Spotify has officially demonetised all songs with less than 1,000 streams

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Last week Spotify officially demonetised all tracks with under 1,000 streams annually – a new policy that could see nearly two-thirds of tracks fail to generate any royalties.

The new policy came into force on 1 April. Its launch follows a report published by the streaming giant last year, entitled “Modernising our royalty system”, in which news of the much-speculated decision was first announced.

Spotify says there will be no “change to the size of the music royalty pool being paid out to rights holders” – rather, this pool will be divided among the remaining eligible tracks, presumably meaning bigger bucks for a smaller number of artists and rights holders instead of “spreading it out into $0.03 payments”.

According to Spotify data, the service’s song library contains 100 million songs, yet only around 37.5 million of them meet the new threshold to generate revenue.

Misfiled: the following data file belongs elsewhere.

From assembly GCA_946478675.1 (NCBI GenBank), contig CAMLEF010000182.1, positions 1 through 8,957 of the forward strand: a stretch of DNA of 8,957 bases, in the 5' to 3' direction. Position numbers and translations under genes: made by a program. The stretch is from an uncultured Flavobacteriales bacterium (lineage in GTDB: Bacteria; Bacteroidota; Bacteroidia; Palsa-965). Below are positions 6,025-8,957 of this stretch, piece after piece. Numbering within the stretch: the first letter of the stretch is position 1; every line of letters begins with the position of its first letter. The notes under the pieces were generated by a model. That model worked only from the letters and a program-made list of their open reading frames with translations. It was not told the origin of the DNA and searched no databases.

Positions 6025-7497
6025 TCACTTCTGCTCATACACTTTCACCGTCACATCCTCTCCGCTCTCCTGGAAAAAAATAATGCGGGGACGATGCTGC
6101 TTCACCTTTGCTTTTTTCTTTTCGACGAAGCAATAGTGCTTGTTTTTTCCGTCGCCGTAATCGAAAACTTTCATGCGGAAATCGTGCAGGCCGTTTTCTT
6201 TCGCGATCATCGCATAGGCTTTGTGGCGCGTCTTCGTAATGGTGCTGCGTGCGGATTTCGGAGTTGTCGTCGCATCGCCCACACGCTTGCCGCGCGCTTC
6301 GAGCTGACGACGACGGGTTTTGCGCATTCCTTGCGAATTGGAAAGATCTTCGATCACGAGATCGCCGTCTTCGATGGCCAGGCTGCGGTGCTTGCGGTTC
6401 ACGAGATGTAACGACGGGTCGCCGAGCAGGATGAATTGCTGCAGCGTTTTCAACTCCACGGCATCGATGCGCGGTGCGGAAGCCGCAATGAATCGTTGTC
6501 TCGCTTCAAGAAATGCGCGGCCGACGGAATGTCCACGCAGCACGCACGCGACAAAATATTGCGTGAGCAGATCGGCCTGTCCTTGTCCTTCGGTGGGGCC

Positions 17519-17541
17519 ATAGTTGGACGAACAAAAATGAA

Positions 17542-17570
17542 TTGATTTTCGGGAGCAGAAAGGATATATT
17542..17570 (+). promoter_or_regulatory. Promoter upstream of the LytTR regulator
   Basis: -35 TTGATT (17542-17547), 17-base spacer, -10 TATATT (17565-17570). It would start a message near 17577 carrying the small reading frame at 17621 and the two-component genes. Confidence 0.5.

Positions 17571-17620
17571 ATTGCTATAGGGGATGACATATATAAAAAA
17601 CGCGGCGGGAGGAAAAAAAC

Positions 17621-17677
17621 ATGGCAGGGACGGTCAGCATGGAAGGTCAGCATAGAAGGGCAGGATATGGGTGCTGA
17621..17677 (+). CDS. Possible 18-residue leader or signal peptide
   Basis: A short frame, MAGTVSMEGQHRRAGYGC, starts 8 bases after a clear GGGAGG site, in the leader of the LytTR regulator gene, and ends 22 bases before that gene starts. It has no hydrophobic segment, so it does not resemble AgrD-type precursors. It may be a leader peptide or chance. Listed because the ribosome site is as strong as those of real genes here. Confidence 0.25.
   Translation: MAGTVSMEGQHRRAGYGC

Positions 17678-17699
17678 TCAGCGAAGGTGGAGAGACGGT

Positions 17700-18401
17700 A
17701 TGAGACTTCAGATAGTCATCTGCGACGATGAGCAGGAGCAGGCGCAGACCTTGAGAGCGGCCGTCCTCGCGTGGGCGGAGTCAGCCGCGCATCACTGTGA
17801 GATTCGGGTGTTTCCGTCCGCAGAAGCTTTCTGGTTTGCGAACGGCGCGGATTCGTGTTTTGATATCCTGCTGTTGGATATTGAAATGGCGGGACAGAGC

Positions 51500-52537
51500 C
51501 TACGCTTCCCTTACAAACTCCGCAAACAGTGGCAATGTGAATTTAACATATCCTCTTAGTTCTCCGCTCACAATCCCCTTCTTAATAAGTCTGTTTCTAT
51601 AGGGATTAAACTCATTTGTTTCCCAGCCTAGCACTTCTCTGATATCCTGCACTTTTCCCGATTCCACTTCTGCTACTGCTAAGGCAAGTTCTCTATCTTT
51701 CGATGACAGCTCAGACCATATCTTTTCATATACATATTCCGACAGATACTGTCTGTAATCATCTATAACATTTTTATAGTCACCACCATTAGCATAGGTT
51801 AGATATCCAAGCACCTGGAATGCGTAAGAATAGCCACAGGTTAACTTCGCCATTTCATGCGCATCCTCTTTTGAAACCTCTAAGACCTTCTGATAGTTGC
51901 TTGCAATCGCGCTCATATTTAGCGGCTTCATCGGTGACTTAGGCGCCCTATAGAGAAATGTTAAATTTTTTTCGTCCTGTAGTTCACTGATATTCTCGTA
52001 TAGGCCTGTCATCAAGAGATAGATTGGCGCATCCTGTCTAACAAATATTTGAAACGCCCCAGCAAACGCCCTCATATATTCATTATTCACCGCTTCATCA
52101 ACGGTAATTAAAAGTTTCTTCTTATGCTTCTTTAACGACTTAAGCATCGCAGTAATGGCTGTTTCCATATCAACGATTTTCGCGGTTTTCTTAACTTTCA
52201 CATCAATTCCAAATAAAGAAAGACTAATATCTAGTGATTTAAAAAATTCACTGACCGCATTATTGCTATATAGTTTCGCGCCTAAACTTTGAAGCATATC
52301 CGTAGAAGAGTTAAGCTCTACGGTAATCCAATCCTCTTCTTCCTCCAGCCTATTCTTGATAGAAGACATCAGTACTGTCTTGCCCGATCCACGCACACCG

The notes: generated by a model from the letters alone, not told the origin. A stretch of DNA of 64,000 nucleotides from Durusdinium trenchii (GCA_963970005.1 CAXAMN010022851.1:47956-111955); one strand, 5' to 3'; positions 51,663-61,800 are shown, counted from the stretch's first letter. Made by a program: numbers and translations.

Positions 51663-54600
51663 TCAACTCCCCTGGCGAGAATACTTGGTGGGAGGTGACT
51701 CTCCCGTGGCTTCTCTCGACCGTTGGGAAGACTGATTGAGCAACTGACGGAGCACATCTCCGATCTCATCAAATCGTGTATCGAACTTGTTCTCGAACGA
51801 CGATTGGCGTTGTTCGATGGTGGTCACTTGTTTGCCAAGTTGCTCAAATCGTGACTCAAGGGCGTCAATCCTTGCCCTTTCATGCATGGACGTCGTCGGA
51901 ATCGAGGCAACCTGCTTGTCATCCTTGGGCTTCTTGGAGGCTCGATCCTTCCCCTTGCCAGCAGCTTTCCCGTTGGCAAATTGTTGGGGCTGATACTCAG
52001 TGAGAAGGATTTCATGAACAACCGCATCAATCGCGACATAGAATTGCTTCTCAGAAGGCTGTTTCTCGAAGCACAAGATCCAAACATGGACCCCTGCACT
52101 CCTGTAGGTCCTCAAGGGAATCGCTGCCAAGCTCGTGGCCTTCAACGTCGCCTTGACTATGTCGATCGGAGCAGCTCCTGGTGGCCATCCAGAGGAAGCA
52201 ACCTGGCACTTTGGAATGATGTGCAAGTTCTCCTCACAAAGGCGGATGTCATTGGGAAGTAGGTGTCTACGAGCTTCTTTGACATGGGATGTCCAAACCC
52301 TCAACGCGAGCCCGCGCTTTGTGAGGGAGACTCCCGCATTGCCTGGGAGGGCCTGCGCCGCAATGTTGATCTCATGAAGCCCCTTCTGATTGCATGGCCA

The platform claims, however, that the remaining tracks – nearly two-thirds of its entire catalogue – represent just 0.5% of all streams on the platform.

Although the most controversial of them, this is not the only obstacle to royalties that Spotify has introduced. In an attempt to tackle fraudulent activity on the platform, the digital music service now also requires a minimum number of unique listeners for royalties to be generated. In addition, the length of play-time required for so-called “functional content” (such as white noise) to generate royalty payments has increased.

This development comes after Daniel Ek, co-founder and CEO of Spotify, hit back at claims the music streaming service doesn’t adequately pay artists – arguing that his firm had put over $9 billion (€8.3 billion) back into the music industry in 2023.

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